From Home Furnishing Business
Cover Story: State Of The Industry
2017 by Jane Chero in Business Strategy, Economic News, Industry
Without a doubt, the traditional segment of the home furnishings industry is going through a “sea change”, defined as a significant or systematic transformation. An appropriate image in light of what is happening in Houston and Florida. What started as a gradual change is gaining momentum. However, from a macro perspective, the home furnishings industry is doing just fine, but what about a more micro perspective of the independent furniture stores?
As an industry, we should be pleased that the home furnishings category, at retail, is out performing other retail sectors, as can be seen in the accompanying table.
TABLE C (REPEAT FROM FORECAST SECTION)
The furniture/bedding sector has steadily increased since the great recession and we estimate an industry volume of $103 billion for 2017, up 3.4% from the previous year. The graphic below illustrates our performance through the most recent quarter.
INDUSTRY SALES GRAPHIC
Unfortunately, this growth has not been shared with the traditional furniture stores, but instead has gone to home furnishings stores such as Bed, Bath & Beyond and Restoration Hardware or other alternative channels. The graphic below illustrates.
The fact is all retailing is facing challenges in the first half of 2017. A Credit Suisse report indicated 8,640 retailers will close doors, up 40% from 2008. The ripple effect of this will be, according to Credit Suisse, 275 malls will close within the next five years. All “brick and mortar” retailing is going through a transformation.
Contrary to popular belief, e-commerce alone is not causing this Armageddon. It is the changing consumers, not just the emerging millennials, but the downscaling baby boomers. The fact is the U.S. is over retailed. This so-called commercial real estate bubble goes back three decades. The major question is will the bubble cause another great recession like the housing bubble?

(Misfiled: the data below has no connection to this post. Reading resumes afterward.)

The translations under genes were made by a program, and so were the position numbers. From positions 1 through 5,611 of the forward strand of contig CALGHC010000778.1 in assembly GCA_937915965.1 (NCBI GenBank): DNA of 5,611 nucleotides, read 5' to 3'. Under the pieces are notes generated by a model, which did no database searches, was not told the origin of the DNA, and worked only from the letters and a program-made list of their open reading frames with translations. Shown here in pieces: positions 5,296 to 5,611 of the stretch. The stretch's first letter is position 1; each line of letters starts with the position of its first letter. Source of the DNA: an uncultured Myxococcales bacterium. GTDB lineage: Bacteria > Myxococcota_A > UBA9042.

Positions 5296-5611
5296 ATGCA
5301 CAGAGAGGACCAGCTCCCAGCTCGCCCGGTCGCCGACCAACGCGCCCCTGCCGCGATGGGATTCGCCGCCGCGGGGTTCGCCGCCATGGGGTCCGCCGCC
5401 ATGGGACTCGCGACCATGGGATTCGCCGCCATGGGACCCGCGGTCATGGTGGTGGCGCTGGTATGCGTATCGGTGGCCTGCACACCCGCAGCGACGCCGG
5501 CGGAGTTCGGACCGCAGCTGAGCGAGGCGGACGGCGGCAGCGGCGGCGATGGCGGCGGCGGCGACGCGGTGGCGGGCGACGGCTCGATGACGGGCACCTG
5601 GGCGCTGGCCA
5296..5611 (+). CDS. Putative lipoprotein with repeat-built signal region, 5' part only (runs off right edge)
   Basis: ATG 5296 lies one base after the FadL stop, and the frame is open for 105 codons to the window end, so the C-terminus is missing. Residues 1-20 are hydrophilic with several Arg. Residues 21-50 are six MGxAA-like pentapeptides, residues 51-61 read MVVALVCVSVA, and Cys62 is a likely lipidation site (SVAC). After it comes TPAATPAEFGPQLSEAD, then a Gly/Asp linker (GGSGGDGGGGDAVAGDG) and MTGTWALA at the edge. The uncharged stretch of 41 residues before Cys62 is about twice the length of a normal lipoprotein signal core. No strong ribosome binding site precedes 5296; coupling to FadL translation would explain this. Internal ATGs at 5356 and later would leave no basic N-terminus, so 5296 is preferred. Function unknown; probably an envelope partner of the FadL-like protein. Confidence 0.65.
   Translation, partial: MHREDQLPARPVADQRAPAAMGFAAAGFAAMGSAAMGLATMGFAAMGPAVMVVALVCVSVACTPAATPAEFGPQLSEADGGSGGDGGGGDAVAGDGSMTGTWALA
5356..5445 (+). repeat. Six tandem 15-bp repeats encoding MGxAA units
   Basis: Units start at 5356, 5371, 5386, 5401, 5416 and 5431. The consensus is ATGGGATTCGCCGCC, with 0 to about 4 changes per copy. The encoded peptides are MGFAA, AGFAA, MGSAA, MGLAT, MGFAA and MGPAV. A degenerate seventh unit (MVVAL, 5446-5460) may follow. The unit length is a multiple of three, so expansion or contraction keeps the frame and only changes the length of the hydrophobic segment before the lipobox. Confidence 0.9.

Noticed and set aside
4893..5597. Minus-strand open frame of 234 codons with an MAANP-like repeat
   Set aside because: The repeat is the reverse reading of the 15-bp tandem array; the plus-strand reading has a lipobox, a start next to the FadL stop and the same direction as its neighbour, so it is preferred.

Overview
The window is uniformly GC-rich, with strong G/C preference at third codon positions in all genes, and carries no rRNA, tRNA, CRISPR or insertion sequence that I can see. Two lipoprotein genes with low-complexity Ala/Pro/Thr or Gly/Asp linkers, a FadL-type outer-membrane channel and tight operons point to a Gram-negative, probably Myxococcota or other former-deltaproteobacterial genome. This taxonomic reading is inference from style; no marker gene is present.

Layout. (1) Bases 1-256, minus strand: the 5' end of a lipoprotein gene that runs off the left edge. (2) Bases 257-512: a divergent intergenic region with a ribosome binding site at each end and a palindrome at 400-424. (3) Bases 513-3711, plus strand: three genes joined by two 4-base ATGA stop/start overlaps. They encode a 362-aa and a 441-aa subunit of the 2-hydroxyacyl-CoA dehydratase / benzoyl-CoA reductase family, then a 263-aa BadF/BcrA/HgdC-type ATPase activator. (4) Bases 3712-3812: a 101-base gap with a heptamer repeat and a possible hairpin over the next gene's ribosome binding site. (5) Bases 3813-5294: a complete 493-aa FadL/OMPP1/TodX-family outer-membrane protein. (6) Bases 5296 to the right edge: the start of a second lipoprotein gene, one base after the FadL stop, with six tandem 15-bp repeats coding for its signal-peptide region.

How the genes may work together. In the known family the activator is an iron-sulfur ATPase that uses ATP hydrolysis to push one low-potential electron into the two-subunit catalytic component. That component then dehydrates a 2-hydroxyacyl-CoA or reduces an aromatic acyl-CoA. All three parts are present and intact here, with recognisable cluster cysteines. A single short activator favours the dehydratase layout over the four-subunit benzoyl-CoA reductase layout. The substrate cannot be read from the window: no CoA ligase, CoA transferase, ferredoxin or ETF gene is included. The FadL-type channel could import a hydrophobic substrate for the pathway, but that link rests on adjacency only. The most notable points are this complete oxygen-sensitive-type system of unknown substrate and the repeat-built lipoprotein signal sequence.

The furniture store share can be broken down by; regional chains, large independents (multi-markets within a state) and what we refer to as “mom and pops” (independents). The following table breaks down the growth by channel.
For the furniture industry, this abundance of commercial real estate has fueled the expansion of the regional chains. Attracted by low occupancy costs, stores such as HH Gregg have been retrofitted to furniture stores. Unlike other retail sectors, furniture retailers are not over-stored.
The major question is why all the interest in home furnishings? Simply put, it is our gross margin. Currently, gross margin is running at 48-49% for retailers over $10 million. This performance is accomplished in stores within a 50K – 60K footprint. This translates into an attractive gross margin per square foot of selling space at least to other retailers. The graphic below provides the monthly statistics.
The other major sea change is the collapse of the total channel, blurring the distinction between manufacturer and retailer. The objective is to capture more margin, while tailoring the purchasing experience for the consumer.
The graphic illustrates the transformation. Remember the gross margin percent for a retailer who produces or contracts the product itself captures an additional 20-30% million dollars.
For example, the varying gross margins by publicly held entities involved in the channel:
Obviously, what occurs below the gross margin line on the profit and loss statement involves the consumer experience. Matching what the consumer demands against the price the manufacturer or retailer is willing to charge is what is driving the proliferation of different ways to supply furniture to the consumer. The table below illustrates the give and take.
The only given is, a business entity must make a profit to survive long-term. The rocks are littered with bankruptcies which had a new idea. Several companies are getting closer to the shoals.
Moving forward to our forecast. Remembering other retailers or manufacturers strategies - good or bad - will impact you in the short term. It must always be a long-term strategy.